21 Ways to Go Green in 2016
By Reilly Reynolds, Turning Green
Reilly Reynolds is a senior at Ohio Wesleyan University, studying Economics and Spanish. She hopes to go into urban farming when she graduates, and eventually own a farm-to-table organic restaurant.
As we transition into the new year, consider what could be accomplished in 2016 if every person made one of their New Years resolutions to live a more conscious, sustainable lifestyle. Being an environmentalist, student, global citizen and Turning Green student advisory board member, I strive to lead an environmentally friendly and socially responsible life, but there is always room for improvement.
Before we can look forward, we should look back to both the sweet victories and the setbacks, of 2015 to understand the current state of the world and where improvement is desperately needed. Many outstanding leaders have joined the “green" movement and it's become very clear this is not a trend, it's a way of life to ensure the health and well being of our planet and our future. I am thrilled to be a steward for positive change among arguably the most aware and eco-friendly generation yet. We've marched, we've petitioned and in many cases, we've won victories that have carried us forward into new territory.
2015 progress ...
After the Deny Americans the Right to Know (DARK) Act was passed by the House, hundreds of concerned individuals, organizations and companies raised their voices and the Senate listened, blocking the passage of any bill that prevents labeling of genetically modified organisms or GMOs. This is a huge victory against multi-billion dollar biotech and food corporations and underscores the belief that Americans should absolutely have the right to know what is in their food and the right to choose organic and non-GMO alternatives if desired.
During the Paris climate conference, 195 countries signed a revolutionary agreement to collectively combat climate change. President Obama signed into law the Micro-bead Free Waters Act of 2015, which will phase out and ban the use of microbeads (little bits of plastic) in the beauty and body care products, a huge win for waterways and the health of marine life across the globe. Renewable energy sources are on the rise, home improvement stores have taken action to phase out and remove neonicotinoid pesticides that kill bees from their plants and Keystone XL was rejected.
With people, political representatives and organizations around the world fighting to protect our planet, we forge forward into 2016. As we do so, it's essential to remember that each and every voice makes a difference. At Turning Green, we follow the motto “Dream and Do," knowing that every major impact starts with one. It starts with each voice vowing to be the change we wish to see, to be both a dreamer and a doer and to work with other extraordinary human beings to build on our accomplishments from this past year.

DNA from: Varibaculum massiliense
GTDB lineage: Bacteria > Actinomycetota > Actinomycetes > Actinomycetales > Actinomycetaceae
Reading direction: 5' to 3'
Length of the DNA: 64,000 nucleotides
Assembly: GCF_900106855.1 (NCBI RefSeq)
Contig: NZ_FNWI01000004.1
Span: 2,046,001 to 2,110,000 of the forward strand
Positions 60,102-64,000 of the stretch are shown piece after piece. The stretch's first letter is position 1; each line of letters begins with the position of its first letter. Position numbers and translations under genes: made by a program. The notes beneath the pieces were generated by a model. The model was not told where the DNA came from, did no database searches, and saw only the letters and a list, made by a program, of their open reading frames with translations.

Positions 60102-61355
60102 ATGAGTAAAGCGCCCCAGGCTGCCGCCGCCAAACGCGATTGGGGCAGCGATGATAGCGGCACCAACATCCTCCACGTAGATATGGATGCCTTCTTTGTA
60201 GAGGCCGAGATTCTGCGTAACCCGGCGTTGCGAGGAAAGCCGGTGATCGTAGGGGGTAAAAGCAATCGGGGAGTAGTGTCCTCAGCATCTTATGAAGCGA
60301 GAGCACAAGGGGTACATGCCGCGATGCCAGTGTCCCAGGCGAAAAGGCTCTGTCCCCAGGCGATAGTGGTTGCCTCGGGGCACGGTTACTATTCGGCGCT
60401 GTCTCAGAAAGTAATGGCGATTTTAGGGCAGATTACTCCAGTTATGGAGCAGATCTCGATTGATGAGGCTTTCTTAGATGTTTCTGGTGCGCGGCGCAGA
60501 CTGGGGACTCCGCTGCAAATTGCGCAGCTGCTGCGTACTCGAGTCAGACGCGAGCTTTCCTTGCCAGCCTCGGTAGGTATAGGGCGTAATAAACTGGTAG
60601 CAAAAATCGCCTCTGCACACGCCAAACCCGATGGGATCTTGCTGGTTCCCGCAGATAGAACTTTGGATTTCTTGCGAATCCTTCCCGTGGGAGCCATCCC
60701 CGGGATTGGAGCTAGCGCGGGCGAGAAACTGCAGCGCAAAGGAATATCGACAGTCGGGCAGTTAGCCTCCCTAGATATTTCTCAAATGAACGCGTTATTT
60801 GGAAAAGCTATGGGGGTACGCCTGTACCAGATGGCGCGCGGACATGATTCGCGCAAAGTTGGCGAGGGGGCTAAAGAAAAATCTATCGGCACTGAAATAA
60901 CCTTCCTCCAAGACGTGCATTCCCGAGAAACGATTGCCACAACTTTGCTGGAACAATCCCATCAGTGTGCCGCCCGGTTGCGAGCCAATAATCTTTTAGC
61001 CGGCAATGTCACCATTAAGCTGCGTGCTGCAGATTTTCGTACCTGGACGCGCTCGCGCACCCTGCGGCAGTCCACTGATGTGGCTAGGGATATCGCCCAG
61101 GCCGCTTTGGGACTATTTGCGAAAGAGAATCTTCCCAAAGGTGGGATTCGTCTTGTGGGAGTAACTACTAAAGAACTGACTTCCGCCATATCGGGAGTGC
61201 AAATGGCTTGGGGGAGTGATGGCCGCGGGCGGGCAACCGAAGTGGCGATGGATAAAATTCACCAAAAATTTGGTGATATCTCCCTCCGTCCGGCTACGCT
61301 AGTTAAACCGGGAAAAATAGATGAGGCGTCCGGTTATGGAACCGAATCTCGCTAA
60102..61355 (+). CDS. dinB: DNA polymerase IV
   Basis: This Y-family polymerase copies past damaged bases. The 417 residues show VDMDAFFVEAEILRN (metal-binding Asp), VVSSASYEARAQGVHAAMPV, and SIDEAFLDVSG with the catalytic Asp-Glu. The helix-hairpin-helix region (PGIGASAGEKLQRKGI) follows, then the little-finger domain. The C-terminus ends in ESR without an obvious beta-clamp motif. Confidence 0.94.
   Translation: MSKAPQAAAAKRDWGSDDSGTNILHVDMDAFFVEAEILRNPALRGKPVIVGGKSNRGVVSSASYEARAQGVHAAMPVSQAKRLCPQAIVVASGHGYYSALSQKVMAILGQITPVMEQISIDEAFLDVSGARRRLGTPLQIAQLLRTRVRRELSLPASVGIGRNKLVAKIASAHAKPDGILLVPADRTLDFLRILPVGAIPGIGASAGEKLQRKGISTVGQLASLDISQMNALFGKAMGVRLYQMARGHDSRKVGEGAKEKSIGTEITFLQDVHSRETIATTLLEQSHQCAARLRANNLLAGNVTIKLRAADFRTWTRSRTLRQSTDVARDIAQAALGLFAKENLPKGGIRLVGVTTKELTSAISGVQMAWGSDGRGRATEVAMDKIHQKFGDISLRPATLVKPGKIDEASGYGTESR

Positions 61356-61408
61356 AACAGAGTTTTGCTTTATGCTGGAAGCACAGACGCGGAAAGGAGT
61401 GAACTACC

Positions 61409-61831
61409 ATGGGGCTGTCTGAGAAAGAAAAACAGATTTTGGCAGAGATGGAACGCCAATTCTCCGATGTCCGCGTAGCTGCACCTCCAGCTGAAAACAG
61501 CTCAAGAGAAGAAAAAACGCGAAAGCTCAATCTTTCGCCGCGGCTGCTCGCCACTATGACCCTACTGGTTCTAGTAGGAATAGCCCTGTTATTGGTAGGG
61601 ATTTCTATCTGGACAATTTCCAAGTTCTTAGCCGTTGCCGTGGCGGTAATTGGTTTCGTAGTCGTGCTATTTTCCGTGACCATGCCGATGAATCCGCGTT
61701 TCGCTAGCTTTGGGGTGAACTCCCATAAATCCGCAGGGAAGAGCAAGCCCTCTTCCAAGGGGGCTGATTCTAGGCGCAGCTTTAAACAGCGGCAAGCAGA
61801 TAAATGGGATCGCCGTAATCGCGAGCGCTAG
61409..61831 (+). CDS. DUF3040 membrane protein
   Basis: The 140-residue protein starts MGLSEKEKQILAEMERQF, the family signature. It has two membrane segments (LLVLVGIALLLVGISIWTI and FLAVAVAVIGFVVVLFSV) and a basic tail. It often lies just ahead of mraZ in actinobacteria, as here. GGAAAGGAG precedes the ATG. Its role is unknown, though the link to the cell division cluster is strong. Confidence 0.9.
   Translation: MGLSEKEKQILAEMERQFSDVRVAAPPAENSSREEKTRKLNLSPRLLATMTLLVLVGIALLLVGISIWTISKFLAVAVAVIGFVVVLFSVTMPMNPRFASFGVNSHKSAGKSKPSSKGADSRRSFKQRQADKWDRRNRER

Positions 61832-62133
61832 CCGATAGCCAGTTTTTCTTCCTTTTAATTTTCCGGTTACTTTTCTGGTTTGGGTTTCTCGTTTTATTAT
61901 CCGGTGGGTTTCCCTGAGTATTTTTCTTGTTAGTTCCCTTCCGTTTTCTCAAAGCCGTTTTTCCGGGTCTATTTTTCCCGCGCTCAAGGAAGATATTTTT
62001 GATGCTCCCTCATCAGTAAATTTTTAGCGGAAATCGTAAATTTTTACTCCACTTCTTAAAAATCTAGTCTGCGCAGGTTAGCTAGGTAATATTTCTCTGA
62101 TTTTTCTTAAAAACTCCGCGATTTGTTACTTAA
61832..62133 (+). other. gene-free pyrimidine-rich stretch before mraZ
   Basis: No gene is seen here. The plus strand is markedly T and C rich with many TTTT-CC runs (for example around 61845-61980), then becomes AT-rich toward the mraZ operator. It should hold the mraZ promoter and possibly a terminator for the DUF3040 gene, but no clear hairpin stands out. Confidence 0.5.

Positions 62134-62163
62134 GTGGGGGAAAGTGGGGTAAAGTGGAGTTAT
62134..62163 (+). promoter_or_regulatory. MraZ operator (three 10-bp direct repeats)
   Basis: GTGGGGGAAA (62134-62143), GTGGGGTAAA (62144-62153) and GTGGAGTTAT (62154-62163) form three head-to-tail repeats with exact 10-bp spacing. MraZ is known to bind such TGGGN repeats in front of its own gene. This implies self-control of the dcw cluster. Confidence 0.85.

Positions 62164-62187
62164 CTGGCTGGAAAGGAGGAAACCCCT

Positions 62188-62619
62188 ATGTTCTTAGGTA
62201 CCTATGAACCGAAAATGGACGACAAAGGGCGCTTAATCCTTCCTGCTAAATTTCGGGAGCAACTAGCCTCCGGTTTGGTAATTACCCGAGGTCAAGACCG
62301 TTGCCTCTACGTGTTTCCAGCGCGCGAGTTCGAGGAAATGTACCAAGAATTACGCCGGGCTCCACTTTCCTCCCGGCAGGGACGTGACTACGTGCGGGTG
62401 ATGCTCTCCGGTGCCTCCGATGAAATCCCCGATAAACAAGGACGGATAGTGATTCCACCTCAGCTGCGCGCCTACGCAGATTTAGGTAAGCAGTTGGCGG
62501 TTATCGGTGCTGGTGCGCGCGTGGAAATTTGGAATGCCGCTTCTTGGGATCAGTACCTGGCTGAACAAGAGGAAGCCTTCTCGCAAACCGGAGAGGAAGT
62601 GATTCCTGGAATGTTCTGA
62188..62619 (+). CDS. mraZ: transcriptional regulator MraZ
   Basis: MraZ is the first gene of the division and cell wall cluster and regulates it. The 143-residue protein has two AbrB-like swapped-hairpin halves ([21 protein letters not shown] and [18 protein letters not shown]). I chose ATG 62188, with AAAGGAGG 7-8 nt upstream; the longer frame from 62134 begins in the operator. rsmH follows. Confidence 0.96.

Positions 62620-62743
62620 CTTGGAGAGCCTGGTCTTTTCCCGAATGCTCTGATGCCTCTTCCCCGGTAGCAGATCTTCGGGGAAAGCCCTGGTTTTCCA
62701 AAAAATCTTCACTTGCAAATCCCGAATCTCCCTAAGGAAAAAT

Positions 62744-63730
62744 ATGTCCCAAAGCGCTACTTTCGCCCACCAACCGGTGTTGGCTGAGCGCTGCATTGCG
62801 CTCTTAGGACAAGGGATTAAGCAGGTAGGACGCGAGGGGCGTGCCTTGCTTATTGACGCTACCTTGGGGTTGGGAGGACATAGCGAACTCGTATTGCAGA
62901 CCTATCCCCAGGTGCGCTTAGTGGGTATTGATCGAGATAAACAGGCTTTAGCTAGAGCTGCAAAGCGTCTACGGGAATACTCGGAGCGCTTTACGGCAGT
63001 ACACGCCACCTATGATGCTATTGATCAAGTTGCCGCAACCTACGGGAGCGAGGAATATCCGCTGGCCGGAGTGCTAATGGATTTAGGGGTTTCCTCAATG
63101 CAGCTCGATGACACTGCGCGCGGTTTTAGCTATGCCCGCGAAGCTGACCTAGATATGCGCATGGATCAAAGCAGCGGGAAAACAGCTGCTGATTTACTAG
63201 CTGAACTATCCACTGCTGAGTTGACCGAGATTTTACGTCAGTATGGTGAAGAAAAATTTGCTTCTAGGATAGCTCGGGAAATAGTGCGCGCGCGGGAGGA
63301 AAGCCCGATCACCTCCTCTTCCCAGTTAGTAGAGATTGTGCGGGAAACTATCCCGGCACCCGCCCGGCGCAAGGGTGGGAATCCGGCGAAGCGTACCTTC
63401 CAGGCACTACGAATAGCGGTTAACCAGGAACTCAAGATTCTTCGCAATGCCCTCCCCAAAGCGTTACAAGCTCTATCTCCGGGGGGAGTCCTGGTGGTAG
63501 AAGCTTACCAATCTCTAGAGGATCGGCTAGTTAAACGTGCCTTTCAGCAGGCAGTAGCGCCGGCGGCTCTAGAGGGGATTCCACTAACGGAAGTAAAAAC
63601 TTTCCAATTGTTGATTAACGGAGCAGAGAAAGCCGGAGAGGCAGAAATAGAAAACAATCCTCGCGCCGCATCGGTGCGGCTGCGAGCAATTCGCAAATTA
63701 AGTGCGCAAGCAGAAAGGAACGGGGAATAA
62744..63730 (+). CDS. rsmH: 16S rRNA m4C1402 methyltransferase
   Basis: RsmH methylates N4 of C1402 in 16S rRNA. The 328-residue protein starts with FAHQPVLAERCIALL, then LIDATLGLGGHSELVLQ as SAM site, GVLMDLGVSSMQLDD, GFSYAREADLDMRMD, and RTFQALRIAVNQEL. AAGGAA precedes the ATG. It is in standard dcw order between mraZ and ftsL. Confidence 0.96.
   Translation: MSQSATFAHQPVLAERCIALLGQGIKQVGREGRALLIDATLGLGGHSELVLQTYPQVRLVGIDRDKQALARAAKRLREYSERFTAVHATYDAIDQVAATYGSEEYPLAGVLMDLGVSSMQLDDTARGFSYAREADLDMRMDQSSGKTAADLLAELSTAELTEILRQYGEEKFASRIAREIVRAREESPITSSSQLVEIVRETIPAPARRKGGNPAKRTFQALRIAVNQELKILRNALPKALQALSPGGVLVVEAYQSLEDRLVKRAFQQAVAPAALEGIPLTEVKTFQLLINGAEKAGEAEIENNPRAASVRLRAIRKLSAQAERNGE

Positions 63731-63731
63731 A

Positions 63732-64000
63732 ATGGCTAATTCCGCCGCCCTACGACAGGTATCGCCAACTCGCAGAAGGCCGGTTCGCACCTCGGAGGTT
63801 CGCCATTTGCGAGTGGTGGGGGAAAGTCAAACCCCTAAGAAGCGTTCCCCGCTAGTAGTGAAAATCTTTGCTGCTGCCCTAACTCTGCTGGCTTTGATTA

The new year is a perfect time to make such a pledge. My fellow Project Green Challenge 2015 finalists sent in their eco-resolutions for 2016 and we invite everyone around the globe to participate in the betterment of our planet, our health and our future. Project Green Challenge (PGC) encourages participants to transition from conventional to conscious over the course of one month and has been one of the most influential, impactful experiences of my life. The 2015 finalists' responses demonstrate that no matter what your interests or passions are, there are ways to incorporate them into your conscious lifestyle plans for 2016!
Support Sustainable Food
Food is a common passion among all environmentalists. With the appearance of new genetic modifications, the allowance of artificial chemicals and preservatives and the lack of access to safe and healthy foods, there's much work to be done. One PGC 2015 finalist, Matt Gal from University of Arkansas, stated that, “My new year's resolution is to grow and give away as much fresh and organic food as possible to people who need it most." Matt has future hopes of becoming an organic farmer. Missy Martin, the 2015 PGC Champion, also focused on food for her resolution: “I hope to get started on my aspiration of implementing a Conscious Kitchen in Nashville."
Challenge Your Habits
For others, changing everyday habits is a way to move forward as individuals and team players. “If I need/want something, I will find it secondhand instead of buying it new and work to repair my belongings before purchasing new ones" said Claire August from George Washington University. Buying secondhand is a great way to reduce personal impacts on the planet and divert waste from landfills.
Work with Existing Organizations and Corporations
Julie Polaski from University of Illinois Urbana-Champaign hopes to work with her school this New Year to get a composting agreement implemented to reduce food waste. Working with schools or other existing organizations to encourage is the best way to ensure successful outcomes of sustainable change. Annie Yu, a sophomore at Jericho High School and will continue to work with her PGC team members to effect change: “In 2016, my teammates Margaret, Emma and I will inspire our school to make changes that will help transition from conventional to conscious practices on campus. Our overreaching goal is to establish a Turning Green Chapter!"
Incorporate Social Justice